Dattatreya Panday, ancien Ag Magistrate de la Cour intermédiaire, a été débouté par la Cour suprême. Dans un jugement rendu hier, le juge Saheed Bhaukaurally a rejeté les deux motions qu’il avait logées contre l’État. La première, déposée le 16 septembre 2010, réclamait « a judgment ordering the above named respondent to provide the above named applicant with measures to ensure procedural and legal transparency consistent with international human rights norms and standards so as to right the wrong one to the applicant by one of respondent’s organs, the Judicial and Legal Service Commission (JLSC) ». Le plaignant avait été nommé Temporary District Magistrate à compter du 2 septembre 2003. La Judicial and Legal Service Commission a mis un terme à son embauche comme magistrat le 2 mars 2006. Sa demande pour une judicial review de la décision de la JLSC lui a été refusée par un bench de deux juges le 31 octobre 2006.
L’ancien magistrat a demandé l’autorisation de faire appel au Judicial Committee du Privy Council (JCPC) et a renouvelé sa demande pour une révision de la décision du JLSC. Le 1er décembre 2008, la JCPC lui a donné gain de cause, rejetant ainsi la décision de la JLSC.
« It is to be noted that the claim of the applicant before the Supreme Court and the JCPC was for reinstatement in his position », rappelle le juge Bhaukaurally. Le JCPC, après avoir entendu les arguments des parties, a renvoyé l’affaire en Cour suprême pour qu’elle examine la question de la demande du plaignant « for an award of unpaid salary and general constitutional damages ». Le JCPC a ajouté que la Cour suprême « will be able to give such directions as may be required with regard to the giving of evidence and disclosure ».
Le 4 mai 2009, Dattatreya Panday, « by way of a motion paper supported by an affidavit chose to move the Supreme Court for a judgment ordering the JLSC to (a) pay the Applicant the sum of Rs 16 478 942 representing the damnum emergens for its having unconstitutionally and unfairly terminated his temporary appointment by the unconstitutional and unfair use of its discretion in the exercise of its power to remove him from office pursuant to section 86 of the Constitution, (b) pay the Applicant the sum of Rs 114 047 475 representing both the damnum emergens and the lucrum cessans for having unconstitutionally and unfairly caused him to lose a career in the Judiciary by the unconstitutional and unfair use of its discretion in the exercise of its power to appoint him (which power included the power to confirm him in his appointment) in the office of Magistrate pursuant to section 86 of the Constitution and (c) issue, along the lines in paragraph 30 of the affidavit, a press communiqué and cause the publication thereof so as to mitigate the irreparable harm it has caused to the Applicant’s honour, dignity, character, and reputation as Magistrate in the exercise of his judicial functions. With costs. And Interests as from 30 April 2006.
Commentant la motion, le juge dit ce qui suit : « One striking feature is that the applicant himself chose to enter a case by way of motion before the Supreme Court for damnum emergens and also a separate item of both damnum emergens and lucrum cessans following, what he himself said, was a remission from the JCPC. When the Supreme Court gave directions, as recommended by the JCPC, that the motion and the affidavit of the applicant be treated as a Plaint with Summons in order to ensure the procedural safeguards for a fair hearing of the matters remitted to the Supreme Court, the applicant was dissatisfied with the ruling, although he had agreed that the Judge should set the “correct procedural process” for determination of the issues. After he met with a refusal by the Registrar of the JCPC for the reason that he was not in a position to apply for permission to appeal, he applied for review of the Registrar’s decision. Whilst seeking what he termed an interpretation of the mandate given by the JCPC to the Supreme Court, he practically challenged the decision of the JCPC remitting his case to the Supreme Court by stating that in view of the requirements of section 10 (8) of the Constitution, the only Court that fulfils the requirements of that section would be the JCPC. After he was told that the Board of the JCPC agreed with the decision of the Registrar, he comes back to the Supreme Court with the first motion. In his affidavit, he added a second section of the Constitution : section 3, which guarantees protection of the law. »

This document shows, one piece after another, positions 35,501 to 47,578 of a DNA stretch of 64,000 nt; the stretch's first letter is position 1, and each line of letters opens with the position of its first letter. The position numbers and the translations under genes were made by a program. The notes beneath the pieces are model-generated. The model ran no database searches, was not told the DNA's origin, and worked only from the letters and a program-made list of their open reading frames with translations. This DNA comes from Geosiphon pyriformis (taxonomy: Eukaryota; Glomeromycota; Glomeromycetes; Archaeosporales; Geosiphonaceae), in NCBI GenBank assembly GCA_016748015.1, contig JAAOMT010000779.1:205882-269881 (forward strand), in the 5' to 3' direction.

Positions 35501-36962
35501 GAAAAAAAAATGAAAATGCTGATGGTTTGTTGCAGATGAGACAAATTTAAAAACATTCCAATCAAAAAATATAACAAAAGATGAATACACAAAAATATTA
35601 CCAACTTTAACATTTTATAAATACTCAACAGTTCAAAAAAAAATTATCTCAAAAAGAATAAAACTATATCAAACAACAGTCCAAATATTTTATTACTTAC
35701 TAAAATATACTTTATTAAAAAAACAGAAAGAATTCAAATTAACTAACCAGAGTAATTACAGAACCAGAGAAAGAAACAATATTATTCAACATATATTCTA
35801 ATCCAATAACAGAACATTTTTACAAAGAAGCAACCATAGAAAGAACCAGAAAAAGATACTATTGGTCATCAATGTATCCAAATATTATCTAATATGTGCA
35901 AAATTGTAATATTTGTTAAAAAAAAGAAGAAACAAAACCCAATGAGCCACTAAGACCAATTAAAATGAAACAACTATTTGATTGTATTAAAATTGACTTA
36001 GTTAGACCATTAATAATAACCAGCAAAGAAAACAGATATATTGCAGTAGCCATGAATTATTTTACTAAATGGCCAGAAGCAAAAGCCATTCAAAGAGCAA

À un certain moment, le plaignant a suggéré que l’on ait recours à une solution telle que la médiation, la négociation ou l’arbitrage. À cette proposition, le juge répond qu’il suffit de comprendre que ces modes alternatifs de résolution de litiges ne sont applicables que s’il y a un accord entre les parties.
« Making an order in terms of the submissions of applicant on this issue would be tantamount to ordering the State to pass a law giving effect to his contention, which will be a blatant violation of the doctrine of separation of powers enshrined in our Constitution », conclut le juge.
L’État était représenté par Me Iqbal Maghooa, Deputy DPP, alors que Dattatreya Panday a agi, lui-même, comme son avocat.